• This vote was the occasion of the cartoon by Paul Revere picturing the seven who had voted retraction of a petition to the King. Calef is drawn with a calf's head. He was for years Justice of the Peace of Essex County and one of His Majesty's justice of the Court of General Sessions, 1772-1775.
  • In 1772 he went to England representing certain "planters and settler," and returned in 1774 in his cousin Capt. Robert Calef's vessel, the "London Packet." With him came a Captain Lee to take command of the "Lord Dartmouth," a vessel of 300 tons that Dr. John had had built at Danvers for the London firm, Calef and Chuter. It was designed for the East India trade, but ships of British owners were by this time under suspicion. Dr. John's petition for clearing papers that Captain Lee might sail it to London, made to the Provincial Congress in 1775 and later to the Massachusetts Legislature, were alike refused. The vessel was seized, and lay for years rotting where it had grounded, a total loss to its owners.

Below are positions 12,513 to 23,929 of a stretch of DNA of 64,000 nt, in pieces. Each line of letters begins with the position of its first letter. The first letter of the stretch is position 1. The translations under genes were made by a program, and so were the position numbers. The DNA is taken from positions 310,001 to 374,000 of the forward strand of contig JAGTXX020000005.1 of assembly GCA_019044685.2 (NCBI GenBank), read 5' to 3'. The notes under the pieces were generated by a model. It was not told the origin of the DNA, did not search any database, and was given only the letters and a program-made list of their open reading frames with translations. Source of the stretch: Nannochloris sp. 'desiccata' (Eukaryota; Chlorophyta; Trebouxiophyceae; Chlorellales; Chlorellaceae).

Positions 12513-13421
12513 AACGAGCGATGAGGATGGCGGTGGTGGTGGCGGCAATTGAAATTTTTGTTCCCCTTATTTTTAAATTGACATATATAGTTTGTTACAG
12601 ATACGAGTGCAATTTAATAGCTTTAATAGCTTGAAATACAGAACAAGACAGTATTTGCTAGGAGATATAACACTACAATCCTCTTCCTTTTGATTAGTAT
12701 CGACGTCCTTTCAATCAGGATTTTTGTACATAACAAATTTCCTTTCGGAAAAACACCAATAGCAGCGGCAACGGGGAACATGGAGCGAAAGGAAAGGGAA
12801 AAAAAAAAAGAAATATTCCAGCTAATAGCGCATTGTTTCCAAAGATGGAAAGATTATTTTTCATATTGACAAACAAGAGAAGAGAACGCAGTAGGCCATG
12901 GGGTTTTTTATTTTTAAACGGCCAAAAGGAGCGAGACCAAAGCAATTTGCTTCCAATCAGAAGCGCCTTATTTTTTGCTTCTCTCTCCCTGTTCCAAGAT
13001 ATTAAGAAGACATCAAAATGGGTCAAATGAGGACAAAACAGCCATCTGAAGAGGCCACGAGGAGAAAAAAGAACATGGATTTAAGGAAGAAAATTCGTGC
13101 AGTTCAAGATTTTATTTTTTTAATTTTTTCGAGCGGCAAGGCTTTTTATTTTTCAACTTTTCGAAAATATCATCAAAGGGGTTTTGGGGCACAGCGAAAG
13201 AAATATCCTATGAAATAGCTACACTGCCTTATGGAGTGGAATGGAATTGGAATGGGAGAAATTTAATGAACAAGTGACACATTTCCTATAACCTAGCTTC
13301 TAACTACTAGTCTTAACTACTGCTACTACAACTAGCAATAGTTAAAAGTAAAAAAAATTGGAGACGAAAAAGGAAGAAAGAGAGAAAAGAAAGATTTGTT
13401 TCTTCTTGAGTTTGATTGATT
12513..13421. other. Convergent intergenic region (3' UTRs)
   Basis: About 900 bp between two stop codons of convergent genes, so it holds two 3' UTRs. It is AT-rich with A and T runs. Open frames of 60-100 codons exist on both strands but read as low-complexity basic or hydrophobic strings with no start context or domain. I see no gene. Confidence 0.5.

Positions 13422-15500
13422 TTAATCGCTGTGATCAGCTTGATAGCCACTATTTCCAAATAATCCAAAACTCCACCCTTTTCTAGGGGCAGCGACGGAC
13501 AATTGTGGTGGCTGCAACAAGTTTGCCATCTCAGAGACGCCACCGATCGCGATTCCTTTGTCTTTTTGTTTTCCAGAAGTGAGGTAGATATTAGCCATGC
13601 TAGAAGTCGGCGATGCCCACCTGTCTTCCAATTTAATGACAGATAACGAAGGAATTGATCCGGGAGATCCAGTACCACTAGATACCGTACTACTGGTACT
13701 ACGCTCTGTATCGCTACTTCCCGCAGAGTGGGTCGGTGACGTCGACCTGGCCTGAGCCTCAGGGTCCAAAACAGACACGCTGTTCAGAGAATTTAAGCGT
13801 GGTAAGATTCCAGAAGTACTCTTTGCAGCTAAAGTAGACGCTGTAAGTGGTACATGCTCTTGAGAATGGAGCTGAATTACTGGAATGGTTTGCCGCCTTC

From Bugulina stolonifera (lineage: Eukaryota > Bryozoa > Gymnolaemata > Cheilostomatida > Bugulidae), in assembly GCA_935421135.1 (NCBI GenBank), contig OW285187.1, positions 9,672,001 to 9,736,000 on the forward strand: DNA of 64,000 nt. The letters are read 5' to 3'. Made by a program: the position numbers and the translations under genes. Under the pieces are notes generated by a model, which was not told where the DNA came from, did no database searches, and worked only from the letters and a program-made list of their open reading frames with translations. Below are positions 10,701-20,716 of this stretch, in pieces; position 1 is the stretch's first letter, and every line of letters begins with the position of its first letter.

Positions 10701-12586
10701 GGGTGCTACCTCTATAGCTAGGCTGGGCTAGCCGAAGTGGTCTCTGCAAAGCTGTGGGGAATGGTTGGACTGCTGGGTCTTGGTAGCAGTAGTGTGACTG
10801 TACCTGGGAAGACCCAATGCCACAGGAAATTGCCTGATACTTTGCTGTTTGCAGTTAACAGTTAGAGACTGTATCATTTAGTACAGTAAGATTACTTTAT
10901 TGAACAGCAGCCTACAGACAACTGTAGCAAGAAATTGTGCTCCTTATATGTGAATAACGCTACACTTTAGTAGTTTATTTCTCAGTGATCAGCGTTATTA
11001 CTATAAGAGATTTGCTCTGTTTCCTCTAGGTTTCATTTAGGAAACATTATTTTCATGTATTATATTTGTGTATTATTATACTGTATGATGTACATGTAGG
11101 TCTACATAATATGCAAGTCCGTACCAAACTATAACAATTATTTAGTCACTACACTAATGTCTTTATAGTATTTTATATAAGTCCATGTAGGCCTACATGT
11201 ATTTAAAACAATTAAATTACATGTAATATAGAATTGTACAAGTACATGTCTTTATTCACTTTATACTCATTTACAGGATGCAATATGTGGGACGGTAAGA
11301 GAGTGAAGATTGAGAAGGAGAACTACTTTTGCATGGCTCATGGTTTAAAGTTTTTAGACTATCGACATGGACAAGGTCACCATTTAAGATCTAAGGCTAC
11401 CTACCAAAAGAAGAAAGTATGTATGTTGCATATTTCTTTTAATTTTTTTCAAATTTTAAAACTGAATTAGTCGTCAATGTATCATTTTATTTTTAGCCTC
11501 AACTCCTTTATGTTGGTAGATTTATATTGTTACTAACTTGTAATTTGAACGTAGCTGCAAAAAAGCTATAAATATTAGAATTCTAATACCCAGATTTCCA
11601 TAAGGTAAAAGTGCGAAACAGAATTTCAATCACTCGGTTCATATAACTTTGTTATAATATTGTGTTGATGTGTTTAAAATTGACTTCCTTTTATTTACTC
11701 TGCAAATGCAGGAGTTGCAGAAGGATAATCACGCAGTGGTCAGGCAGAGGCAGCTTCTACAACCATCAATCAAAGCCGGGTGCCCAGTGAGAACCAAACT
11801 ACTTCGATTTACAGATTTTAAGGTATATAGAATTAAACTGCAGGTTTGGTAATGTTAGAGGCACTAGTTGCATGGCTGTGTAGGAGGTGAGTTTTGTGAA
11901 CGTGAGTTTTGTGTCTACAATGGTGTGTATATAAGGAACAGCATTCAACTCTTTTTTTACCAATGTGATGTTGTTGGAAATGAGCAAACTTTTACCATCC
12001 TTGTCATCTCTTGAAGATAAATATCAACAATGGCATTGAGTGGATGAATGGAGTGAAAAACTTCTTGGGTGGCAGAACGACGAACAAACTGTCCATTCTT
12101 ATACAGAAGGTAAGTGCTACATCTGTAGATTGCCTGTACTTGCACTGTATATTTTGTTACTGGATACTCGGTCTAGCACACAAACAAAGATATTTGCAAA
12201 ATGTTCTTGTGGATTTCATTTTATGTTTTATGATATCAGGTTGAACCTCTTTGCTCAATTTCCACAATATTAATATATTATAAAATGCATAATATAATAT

• In 1777 Dr. John gave up his property in Ipswich, selling to John Heard his house, homestead, barn, pasture on north side of Heartbreak Hill, Calef wharf and warehouse, the "machine for weighing hay," and pew 24 in the Meeting House of the First Parish. The house was later moved to a site east of the South Meeting House, and was standing in 1887.
  • This was the beginning of sales and gifts of property in which "his wife, Dorothy Calef, gentlewoman," often figures, and which continued til 1806.
  • Dr. John at once joined the British troops at Fort George, Penobscot (Castine), Maine, and in 1781 went to England as agent for the inhabitants who wished that district set off from Massachusetts as a loyal province under the name of New Ireland. While in England he published his "Siege of Penobscot by the Rebels by J.C. Esq. a Volunteer," a beautifully printer little book with a fine map, a copy of which is treasured in the New York Public Library's rare books room.
  • At the close of the war he settled in St. Andrews, New Brunswick, there practicing his profession til his death. In his family record is this entry: